P1-1: Scale problems in productivity analysis in agriculture over space and time

PhD student: Daniel Mauricio Castro Medina
Thesis Committee: Prof. Bernhard Brümmer, Prof. Stephan v. Cramon-Taubadel, Prof. Thomas Kneib
Graduation Date: 2/2015

Thesis: online publication

At the scale of the individual farm, persistent technical inefficiency is usually viewed as indicative of knowledge problems of the farmer, while lack of technical progress at the sectoral scale is usually seen as a defect in the agricultural research and development process at the national or supra-national level. Consistent aggregation of productivity growth from farm scale to sector scale is only possible under restrictive assumptions. Among the components of overall productivity growth at the farm level, technical change (TC, i.e., an expansion or reduction of production possibilities) and technical efficiency change (TEC, i.e., differences in the extent to which production possibilities are fully utilized) are of particular importance.

The generic aggregation problem is exacerbated by the temporal and spatial dimension of agricultural production (e.g., time lag between input decisions and harvest, or factor rigidities). Farmers’ decision to adopt a new technology is conditional on the information available and their capacity to evaluate this information, which in turn heavily depends on local networks. Both the decision to adopt (impact on TC) and the success in fully utilizing new technologies (impact on TEC) are likely spatially dependent. Furthermore, the general role of learning-by-doing in agriculture has long been recognized. The aggregation from the individual to the sectoral scale should take these temporal and spatial dissemination processes into account.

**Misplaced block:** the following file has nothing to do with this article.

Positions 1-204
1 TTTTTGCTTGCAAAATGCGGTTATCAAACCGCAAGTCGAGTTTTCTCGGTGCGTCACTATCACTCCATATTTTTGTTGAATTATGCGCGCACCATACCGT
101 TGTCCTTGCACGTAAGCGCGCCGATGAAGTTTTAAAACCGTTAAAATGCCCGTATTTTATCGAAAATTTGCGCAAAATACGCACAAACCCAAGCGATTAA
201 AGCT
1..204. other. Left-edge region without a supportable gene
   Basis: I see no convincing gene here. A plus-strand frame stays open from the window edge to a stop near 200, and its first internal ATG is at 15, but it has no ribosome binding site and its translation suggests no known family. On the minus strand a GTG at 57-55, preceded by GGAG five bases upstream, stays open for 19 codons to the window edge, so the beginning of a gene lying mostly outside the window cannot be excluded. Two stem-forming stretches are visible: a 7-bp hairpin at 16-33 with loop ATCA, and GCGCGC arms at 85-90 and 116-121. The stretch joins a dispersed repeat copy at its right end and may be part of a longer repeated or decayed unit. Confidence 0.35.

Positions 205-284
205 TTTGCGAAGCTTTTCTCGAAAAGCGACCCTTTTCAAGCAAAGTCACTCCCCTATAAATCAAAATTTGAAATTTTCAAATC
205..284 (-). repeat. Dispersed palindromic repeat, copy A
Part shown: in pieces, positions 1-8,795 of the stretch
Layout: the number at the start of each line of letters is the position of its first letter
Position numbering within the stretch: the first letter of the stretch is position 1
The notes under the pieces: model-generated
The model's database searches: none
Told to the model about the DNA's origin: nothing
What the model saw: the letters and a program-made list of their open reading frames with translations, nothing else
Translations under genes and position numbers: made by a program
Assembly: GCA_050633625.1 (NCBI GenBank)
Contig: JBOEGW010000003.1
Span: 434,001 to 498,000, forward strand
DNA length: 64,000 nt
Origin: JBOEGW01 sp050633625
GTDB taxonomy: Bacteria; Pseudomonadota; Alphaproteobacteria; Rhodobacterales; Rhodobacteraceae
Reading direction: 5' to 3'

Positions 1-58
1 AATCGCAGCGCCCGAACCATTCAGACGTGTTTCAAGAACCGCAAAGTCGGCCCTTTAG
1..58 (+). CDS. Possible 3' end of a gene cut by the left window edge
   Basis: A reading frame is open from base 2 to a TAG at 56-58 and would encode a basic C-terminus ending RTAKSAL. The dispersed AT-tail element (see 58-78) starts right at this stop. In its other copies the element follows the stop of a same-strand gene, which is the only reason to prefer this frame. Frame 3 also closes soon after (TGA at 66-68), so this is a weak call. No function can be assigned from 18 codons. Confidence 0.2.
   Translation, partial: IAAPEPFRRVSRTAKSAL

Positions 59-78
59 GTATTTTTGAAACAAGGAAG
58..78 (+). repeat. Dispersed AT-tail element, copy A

A different scale problem arises when the perspective is reversed by looking at the impact of international trade on productivity growth. The consequences of trade liberalization on the livelihood of the rural poor, most of which are farmers, involve disaggregating the developments at the sectoral scale back to the farm level, where structural change in particular plays a crucial role.

Specific topics:

  • Aggregation of efficiency and productivity measures over space, time, and farms: The role of learning-by-doing and agglomeration effects
  • Interdependencies between agricultural trade and the development of sectoral productivity: The impact on rural livelihoods
  • Spatial spill-overs of investments between farms and down-stream processors and their impact on productive efficiency: Farm-farm versus farm-processor linkages

Here, high-quality farm level data are a precondition to tackle the discussed scale problems in productivity analysis. Whilst in the first two subjects, emphasis will be on regression-base decomposed error models (stochastic frontier analysis, and its spatio-temporal extension), the third one uses marked point processes.

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